Art in Contested Political and Cultural Terrains, Asia

Wednesday March 27, 2019 · 6:30pm – 8:00pm

Columbia University –  Faculty House – Seminar Room 1, 2nd floor 

Excessive military presence of the state in various regions of Asia has led to protracted conflicts, violence and resistance. Four artists from such conflict-laden regions—Kashmir, Tibet, Timor Leste, and Cambodia—will be at Columbia University to discuss the role of the arts in addressing the issues of identity, ethnicity, religious beliefs, and displacement in militarized societies. Through the rich lenses of rap music, art installations, and painting, the artists will highlight the special role of arts as a potent means to maintain historical identity, create shared memory, develop effective protest strategies, and help with healing processes against the backdrop of militarized regimes.

Held as part of the “Politics of Visual Arts” research project of the Committee on Global Thought, this panel discussion with artists was moderated by Vishakha N. Desai, project leader and Committee Vice Chair. The artists’ visit was made possible through the support of the Association for Asian Studies and Asian Cultural Council.

Photo Gallery


Arts in Contested Political and Cultural Terrains, Asia will take place at Faculty House on the Columbia University Morningside campus. The program will be held in Seminar Room 1, on the 2nd floor of the building.

For more information on this venue, please visit:

MC Kash is an internationally recognized Kashmir-based hip-hop artist and performer. He is considered as the pioneer of the growing Hip Hop movement in Kashmir, since his 2010 single "I Protest" gained recognition. In Kashmir, the song became an anthem to a summer of civilian protests that saw more than 120 civilians shot dead, which included a 16-year-old friend. This life-changing moment formed the basis for Elahi to become a story teller. He has produced more than 40 singles, a self-produced album and an extended play record. Elahi holds a Masters degree in Convergent Journalism. He has performed in different countries including Sweden, Denmark, Norway, the UK and France.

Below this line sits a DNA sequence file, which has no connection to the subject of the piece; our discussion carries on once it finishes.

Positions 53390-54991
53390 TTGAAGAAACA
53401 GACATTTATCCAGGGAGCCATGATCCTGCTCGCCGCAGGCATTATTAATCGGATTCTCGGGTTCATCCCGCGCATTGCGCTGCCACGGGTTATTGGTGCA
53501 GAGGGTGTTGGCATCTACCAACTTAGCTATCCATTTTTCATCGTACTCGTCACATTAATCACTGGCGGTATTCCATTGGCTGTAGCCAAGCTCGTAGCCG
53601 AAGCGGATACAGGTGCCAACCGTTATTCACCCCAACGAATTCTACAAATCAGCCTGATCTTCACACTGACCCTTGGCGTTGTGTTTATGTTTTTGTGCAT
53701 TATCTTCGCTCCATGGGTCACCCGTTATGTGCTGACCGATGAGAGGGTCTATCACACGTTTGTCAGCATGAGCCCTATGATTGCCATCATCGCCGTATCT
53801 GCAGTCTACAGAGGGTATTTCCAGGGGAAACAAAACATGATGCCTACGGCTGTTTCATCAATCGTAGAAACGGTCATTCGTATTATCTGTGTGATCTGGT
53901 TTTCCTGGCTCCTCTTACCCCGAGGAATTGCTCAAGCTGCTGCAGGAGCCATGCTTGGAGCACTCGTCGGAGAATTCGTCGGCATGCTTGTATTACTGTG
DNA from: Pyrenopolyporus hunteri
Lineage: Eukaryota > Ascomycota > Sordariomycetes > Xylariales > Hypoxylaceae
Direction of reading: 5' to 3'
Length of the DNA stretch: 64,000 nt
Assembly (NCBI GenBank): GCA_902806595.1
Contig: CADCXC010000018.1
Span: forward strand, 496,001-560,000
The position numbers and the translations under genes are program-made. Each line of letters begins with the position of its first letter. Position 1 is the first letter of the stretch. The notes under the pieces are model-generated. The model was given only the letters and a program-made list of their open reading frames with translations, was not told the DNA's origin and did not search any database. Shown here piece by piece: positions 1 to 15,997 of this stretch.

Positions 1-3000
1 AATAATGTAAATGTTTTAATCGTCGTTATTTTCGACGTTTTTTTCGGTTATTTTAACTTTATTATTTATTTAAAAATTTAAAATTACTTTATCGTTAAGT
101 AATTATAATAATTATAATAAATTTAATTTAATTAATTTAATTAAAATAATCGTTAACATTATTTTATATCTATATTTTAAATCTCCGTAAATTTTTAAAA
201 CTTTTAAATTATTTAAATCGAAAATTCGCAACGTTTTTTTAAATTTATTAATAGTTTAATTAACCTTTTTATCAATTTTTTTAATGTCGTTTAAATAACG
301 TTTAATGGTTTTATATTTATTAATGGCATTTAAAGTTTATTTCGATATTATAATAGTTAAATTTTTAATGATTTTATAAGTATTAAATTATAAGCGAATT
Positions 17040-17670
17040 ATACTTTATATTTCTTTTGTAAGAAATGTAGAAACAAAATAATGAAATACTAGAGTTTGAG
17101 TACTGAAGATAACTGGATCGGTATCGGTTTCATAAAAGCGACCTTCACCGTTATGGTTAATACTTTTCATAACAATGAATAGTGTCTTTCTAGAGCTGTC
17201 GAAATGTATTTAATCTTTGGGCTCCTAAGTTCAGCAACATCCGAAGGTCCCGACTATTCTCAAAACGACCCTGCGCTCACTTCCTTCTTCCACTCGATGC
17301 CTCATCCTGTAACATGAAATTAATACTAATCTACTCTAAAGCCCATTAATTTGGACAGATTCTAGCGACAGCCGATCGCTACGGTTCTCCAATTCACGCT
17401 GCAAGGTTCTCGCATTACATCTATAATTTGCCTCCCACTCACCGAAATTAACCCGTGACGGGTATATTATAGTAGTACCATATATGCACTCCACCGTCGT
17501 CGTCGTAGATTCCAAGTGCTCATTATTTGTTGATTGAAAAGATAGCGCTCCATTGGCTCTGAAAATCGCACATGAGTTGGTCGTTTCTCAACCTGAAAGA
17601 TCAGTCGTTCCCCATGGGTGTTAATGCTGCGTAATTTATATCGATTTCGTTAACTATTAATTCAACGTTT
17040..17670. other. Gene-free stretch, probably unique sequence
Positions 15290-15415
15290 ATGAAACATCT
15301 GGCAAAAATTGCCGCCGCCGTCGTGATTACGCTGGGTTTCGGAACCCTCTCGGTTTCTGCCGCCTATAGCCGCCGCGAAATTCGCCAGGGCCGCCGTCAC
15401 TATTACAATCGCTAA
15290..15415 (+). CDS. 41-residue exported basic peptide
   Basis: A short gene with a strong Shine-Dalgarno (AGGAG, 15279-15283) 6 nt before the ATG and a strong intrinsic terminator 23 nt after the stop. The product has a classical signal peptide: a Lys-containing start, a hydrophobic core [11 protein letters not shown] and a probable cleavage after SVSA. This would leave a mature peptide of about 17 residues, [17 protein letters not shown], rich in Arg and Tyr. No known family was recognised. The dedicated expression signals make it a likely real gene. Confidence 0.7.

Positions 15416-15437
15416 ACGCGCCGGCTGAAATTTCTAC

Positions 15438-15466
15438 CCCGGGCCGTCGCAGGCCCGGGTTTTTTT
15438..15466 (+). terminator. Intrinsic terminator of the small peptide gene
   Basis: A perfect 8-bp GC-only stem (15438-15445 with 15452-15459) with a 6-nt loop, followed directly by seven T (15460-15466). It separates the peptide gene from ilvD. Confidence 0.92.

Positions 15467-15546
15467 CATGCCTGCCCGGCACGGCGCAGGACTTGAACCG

Tenzing Rigdol was born in 1982 in Kathmandu, Nepal. Rigdol and his family were granted political asylum in the US. He has extensively studied Tibetan sand painting, butter sculpture and Buddhist philosophy in Nepal and is also an accomplished poet. His work ranges from painting, sculpture, drawing and collage, to digital, video-installation, performance art and site-specific pieces. His paintings are the products of collective influences and philosophical interpretations of age-old traditions with strong political undertones. He has been widely exhibited internationally and his artworks are included in private and public collections including the Metropolitan Museum. In 2011, his film-documented art installation: “Our Land, Our People” involved the smuggling of 20 tons of soil out of Tibet, through Nepal, to northern India (Dharamsala) where Tibetans in exile were given the chance to walk on their land once again.

Maria Madeira was born in 1969 in East Timor. She was evacuated by the Portuguese Air Force during the Indonesian invasion and spent most of her childhood in a refugee camp in Portugal. She then immigrated to Australia where she works as an art teacher. She returned to East Timor to help with the recovery, rebuilding and development. She was an interpreter and cultural advisor with the UN Serious Crimes Unit investigating crimes against humanity committed in 1999 and 2000. Madeira has held over 15 exhibitions of her paintings, sculptures, drawings, mixed media collages and installation pieces in Australia, Portugal and East Timor.

Seckon Leang is one of the few remaining Cambodian artists who directly experienced the tragedy of the Khmer Rouge regime, which came to an end with the Vietnamese occupation. His strongly autobiographical practice includes painting, collage and video work, which  reflects on his experience of the violent history of modern Cambodia when a generation of artists disappeared. Leang was born at the onset of the American bombings of Indochina and grew up during the rise of the brutal Khmer Rouge revolution. His paintings have been exhibited in Asia, Europe and the US. They are characterized by lush tapestry-like surfaces, filled with collage elements, embroidery and illustrations combining traditional myths, religious beliefs, popular culture and history.